People have some mighty funny ideas about artists.
They think we become open to public scrutiny and obliged to defend our work and even our lifestyles and families the minute we make art and put it out in public.
This one misconception kills millions of creative dreams.
The thought that you must sacrifice your privacy and peace of mind on the altar of your art is, quite understandably, enough to frighten off many a sensitive, privacy-loving creative person.
This misconception also unfairly targets women, as we already come into this world with a heavy burden of public commentary on our bodies, behaviour and family life. Often the additional stress of public scrutiny which art brings is too much. I can only guess but imagine other marginalised groups face specific challenges here, too.
I assert that this ‘you are public property now that you did something public’ lie is exactly that – an utter falsehood and a harmful one at that.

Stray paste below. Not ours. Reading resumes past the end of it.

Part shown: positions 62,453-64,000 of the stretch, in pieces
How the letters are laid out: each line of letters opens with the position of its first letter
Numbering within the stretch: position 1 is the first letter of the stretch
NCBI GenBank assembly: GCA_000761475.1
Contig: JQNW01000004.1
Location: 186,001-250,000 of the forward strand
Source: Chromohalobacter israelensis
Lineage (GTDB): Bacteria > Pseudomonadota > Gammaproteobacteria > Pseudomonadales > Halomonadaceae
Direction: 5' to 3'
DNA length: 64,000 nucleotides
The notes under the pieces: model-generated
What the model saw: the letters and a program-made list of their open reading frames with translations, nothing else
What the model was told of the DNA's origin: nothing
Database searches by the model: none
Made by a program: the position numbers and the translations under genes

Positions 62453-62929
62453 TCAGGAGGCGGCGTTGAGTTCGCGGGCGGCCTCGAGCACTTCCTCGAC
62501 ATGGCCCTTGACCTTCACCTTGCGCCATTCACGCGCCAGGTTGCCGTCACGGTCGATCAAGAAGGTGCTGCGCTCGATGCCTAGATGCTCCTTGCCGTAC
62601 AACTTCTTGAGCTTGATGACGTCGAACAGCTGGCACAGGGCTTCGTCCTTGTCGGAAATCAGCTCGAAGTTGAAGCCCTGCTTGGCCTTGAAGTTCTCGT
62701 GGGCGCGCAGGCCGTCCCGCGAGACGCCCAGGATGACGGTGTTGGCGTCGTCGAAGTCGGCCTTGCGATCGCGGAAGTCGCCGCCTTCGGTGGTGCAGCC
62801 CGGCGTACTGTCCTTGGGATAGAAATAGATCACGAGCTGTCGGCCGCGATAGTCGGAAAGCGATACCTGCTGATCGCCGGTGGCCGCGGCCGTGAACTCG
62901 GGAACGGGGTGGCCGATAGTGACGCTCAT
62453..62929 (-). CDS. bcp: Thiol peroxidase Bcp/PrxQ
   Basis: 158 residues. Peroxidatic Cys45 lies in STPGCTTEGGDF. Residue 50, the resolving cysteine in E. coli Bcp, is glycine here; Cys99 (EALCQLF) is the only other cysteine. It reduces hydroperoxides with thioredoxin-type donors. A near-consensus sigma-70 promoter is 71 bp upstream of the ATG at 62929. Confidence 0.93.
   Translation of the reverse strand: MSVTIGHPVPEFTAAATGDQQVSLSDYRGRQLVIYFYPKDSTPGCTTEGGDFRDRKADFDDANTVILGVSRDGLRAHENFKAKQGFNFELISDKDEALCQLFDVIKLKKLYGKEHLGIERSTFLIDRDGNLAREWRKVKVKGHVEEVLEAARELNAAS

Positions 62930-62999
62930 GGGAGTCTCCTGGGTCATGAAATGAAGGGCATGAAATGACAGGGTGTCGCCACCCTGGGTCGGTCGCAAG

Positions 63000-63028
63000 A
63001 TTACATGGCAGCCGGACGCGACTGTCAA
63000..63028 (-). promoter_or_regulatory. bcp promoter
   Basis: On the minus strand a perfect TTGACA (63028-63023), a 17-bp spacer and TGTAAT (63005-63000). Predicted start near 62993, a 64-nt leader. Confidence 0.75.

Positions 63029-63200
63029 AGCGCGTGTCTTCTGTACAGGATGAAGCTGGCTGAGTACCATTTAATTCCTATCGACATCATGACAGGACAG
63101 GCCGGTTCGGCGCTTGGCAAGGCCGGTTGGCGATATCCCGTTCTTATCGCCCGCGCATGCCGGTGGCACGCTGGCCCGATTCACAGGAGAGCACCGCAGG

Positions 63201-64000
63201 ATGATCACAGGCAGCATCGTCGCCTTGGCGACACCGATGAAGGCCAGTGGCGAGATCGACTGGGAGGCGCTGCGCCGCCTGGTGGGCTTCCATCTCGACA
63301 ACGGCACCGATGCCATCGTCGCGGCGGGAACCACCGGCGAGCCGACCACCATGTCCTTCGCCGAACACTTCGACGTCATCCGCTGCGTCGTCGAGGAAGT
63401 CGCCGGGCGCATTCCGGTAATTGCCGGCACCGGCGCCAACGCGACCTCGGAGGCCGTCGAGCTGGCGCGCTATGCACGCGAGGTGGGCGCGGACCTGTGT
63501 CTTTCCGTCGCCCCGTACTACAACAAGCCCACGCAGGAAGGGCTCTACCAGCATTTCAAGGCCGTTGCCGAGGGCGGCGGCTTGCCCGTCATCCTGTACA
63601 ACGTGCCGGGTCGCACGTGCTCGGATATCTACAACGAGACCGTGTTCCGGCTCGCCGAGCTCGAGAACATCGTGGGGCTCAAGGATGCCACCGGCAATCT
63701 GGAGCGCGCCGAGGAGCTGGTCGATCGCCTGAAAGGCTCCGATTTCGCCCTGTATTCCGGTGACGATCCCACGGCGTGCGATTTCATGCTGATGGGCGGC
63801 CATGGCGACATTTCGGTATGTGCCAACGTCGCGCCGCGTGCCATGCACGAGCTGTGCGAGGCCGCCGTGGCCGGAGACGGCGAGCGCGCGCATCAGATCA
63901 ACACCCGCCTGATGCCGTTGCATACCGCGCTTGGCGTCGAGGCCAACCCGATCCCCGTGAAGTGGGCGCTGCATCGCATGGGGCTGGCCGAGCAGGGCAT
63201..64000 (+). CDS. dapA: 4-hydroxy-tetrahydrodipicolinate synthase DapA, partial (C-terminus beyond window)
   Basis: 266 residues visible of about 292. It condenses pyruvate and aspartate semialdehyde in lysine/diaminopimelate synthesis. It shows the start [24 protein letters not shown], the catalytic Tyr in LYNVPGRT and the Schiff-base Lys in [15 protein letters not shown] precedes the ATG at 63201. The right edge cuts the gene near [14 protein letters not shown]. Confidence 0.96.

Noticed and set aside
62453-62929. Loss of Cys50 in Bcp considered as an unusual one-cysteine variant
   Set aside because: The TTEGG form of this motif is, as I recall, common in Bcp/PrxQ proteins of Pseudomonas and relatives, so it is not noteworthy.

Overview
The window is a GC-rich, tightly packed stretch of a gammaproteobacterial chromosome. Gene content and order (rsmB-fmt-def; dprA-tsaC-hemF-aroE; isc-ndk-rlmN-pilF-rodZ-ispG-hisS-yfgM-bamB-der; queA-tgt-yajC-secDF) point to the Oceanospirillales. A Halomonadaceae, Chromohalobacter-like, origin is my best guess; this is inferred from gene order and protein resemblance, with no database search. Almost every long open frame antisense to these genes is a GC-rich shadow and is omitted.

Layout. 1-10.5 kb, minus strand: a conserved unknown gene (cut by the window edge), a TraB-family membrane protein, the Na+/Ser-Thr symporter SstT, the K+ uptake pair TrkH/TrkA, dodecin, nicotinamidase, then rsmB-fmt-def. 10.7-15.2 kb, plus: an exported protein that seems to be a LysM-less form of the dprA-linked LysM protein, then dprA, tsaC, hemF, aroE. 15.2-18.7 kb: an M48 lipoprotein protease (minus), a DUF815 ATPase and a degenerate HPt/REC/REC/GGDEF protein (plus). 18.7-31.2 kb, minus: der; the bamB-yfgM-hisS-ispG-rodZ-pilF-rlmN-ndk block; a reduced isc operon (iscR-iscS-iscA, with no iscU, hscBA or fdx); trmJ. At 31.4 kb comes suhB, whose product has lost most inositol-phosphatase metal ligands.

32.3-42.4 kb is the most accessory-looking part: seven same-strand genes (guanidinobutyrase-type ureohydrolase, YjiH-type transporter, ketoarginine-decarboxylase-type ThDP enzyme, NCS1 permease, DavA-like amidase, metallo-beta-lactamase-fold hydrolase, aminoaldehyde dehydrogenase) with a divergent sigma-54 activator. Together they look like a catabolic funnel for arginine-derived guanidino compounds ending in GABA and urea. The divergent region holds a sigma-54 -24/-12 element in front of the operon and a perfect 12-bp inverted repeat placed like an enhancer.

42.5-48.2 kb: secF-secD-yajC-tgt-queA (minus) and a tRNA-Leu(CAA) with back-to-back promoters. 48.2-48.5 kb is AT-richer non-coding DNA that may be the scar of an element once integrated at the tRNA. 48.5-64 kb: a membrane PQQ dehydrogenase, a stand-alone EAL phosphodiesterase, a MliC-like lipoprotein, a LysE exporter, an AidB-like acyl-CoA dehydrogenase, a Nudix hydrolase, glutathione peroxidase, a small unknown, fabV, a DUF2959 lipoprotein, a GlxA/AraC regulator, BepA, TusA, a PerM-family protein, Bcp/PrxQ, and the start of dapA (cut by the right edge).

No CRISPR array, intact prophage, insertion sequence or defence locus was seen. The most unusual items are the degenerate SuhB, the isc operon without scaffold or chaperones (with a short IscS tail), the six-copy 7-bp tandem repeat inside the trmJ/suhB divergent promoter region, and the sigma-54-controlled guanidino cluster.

History is filled with artists about whom we know very little. Even in this very publicity-addicted age, it is up to *you* how much of yourself you share with the world at large.
I remember a journalist accosting Freddie Mercury and asking him for an interview – to be rebuffed with a ‘Don’t be ridiculous’. In his long career he rarely spoke to the press, he let his performances and music speak for themselves.
Your life, your art, your career: you get to do it YOUR way. You owe the public nothing but your art.
I’ll say it again: you owe the public NOTHING but your art.
You never have to share, defend, or explain, one thing about yourself if you don’t choose to.
Certainly, fear of visibility is a massive block for artists. Sharing the story behind your art is powerful and if you want to do it, do it.
But it is not *compulsory* and allowing public intrusion on your life to block your creative work is pointless.
In this I say what I always say:
Do what you need to do to make and share your art. The world needs your art. It is why you are here: to make meaning of the world and to share that with others.
Some do that by baring their souls.
Some by baring their bodies – as many powerful feminist artists have done.
But nobody does it by surrendering their rights to freedom and privacy. Hold firm.